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Télémaque's ideal reader age, poster design and paradoxical humor (plus Gilbert Robin's legacy)  

 

Maaheen Ahmed
Joined: 9 months ago
Posts: 1
 

Hi Christophe,

Many thanks for the fascinating talk. I'm totally new to the magazine (and to periodical studies in general!), so apologies for this string of questions!

a. Do you have a rough idea of the target age of Télémaque's readers? Did it have competition? (I'm only familiar with a few comics magazines of  the era but I'm wondering if there were other, more serious publications for the youth). 

b. Your PowerPoint mentions that worries about the French youth was reflected in poster designs. Would it be possible to elaborate further on that? 

c. You also mention the magazine's paradoxical humour - do you have examples for that?

d. Lastly, I'd like to know more about Gilbert Robin's legacy. Did his ideas eventually have some influence? 

Looking forward to your response! 


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Christophe Premat
Joined: 8 months ago
Posts: 9
 

Dear Maaheen, Many thanks for these relevant questions!

a. From what I read, the target age of the magazine is 15-20 years old. The magazine tried to have a niche with this population as the competition was important (there were many magazines for the years 10-14 in this period, the Christian periodicals were quite important). The specificity was to devote more time to sports and culture (in the sense of leisure activities). The scout movement with Baden-Powell had also an increasing influence at that period, the "scout movement" is dealt with in different pages.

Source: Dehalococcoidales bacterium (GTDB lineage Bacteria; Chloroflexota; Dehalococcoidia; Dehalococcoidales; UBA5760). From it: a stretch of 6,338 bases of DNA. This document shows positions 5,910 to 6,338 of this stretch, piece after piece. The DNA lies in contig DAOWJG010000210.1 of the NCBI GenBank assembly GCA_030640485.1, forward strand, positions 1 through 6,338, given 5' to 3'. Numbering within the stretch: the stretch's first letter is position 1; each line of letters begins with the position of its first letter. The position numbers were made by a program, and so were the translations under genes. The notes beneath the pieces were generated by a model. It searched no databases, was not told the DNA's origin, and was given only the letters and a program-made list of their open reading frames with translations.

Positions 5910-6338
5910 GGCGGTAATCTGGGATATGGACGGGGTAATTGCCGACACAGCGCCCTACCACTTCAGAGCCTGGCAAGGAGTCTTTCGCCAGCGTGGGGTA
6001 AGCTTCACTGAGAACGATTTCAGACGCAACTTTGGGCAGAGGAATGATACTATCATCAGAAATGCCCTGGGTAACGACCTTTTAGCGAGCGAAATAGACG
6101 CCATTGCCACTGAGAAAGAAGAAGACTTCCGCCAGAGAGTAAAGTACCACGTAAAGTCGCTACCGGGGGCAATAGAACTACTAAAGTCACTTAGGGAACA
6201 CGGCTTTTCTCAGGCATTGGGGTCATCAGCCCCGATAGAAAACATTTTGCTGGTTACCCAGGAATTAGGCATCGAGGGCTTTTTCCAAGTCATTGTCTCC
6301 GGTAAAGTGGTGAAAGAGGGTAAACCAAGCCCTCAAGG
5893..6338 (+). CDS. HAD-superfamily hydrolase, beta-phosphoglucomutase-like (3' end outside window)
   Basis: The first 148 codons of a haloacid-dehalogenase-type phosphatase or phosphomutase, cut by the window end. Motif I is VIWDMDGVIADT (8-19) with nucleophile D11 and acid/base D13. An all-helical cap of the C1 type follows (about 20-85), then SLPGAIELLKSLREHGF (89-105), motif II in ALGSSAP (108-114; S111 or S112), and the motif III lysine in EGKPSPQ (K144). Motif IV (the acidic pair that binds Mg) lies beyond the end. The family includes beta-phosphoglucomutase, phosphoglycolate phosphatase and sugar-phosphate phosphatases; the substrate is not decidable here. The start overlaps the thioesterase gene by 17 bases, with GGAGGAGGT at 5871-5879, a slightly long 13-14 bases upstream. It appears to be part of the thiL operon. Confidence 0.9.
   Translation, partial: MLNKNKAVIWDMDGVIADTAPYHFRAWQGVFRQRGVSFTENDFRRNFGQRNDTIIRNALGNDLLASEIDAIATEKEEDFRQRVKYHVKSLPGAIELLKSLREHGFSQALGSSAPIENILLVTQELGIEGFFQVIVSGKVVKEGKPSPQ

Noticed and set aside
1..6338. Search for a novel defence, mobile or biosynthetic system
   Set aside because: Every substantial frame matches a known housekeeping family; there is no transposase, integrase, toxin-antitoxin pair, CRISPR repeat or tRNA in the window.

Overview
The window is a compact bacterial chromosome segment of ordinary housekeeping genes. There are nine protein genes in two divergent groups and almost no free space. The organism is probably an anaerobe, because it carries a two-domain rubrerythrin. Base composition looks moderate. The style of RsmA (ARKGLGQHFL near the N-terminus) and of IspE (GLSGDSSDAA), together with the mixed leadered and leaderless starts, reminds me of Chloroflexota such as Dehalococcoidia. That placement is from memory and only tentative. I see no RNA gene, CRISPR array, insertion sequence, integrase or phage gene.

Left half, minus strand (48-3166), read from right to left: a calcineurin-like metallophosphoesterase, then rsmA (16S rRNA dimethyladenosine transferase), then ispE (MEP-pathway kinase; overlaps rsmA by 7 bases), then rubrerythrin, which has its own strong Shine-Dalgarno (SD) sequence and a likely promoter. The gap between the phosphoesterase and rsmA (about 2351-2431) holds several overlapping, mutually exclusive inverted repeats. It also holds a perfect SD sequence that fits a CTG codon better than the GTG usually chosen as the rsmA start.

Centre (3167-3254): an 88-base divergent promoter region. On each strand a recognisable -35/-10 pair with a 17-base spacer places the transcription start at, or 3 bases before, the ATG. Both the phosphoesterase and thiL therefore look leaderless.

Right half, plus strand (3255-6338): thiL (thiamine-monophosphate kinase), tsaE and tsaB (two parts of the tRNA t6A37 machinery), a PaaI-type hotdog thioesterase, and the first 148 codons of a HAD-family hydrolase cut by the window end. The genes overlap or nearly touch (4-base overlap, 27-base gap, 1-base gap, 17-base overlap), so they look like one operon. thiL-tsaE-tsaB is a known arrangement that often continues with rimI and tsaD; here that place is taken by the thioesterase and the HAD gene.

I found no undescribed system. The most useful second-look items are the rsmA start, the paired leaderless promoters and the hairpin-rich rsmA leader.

b. There are a lot of drawings / photographies that deal with the geopolitical context and the rise of Hitlerism. The magazine had also a few editorials that mentioned the situation. Even though the focus was on sport ad leisure, the political context is omnipresent. I attach one of the numbers where you can see this problematic, for instance with the question of Sarre (Saarland) with Germany as there was a diplomatic litige on this area that was annexed to West Germany after a referendum in the 1950s (see an example that I attached to this message).

c. Well, there were some humoristic vignettes / drawings / caricatures in the magazine but the main tonality was serious, this is why I dealt with the notion of "paradoxical humour"

d. Gilbert Robin's legacy was important because the aim of the magazine was to educate the young generation. His editorials were important for the magazine and his ideas were taken seriously in some circles. He gave many conferences and published many books on children and education.

 

Best,

 


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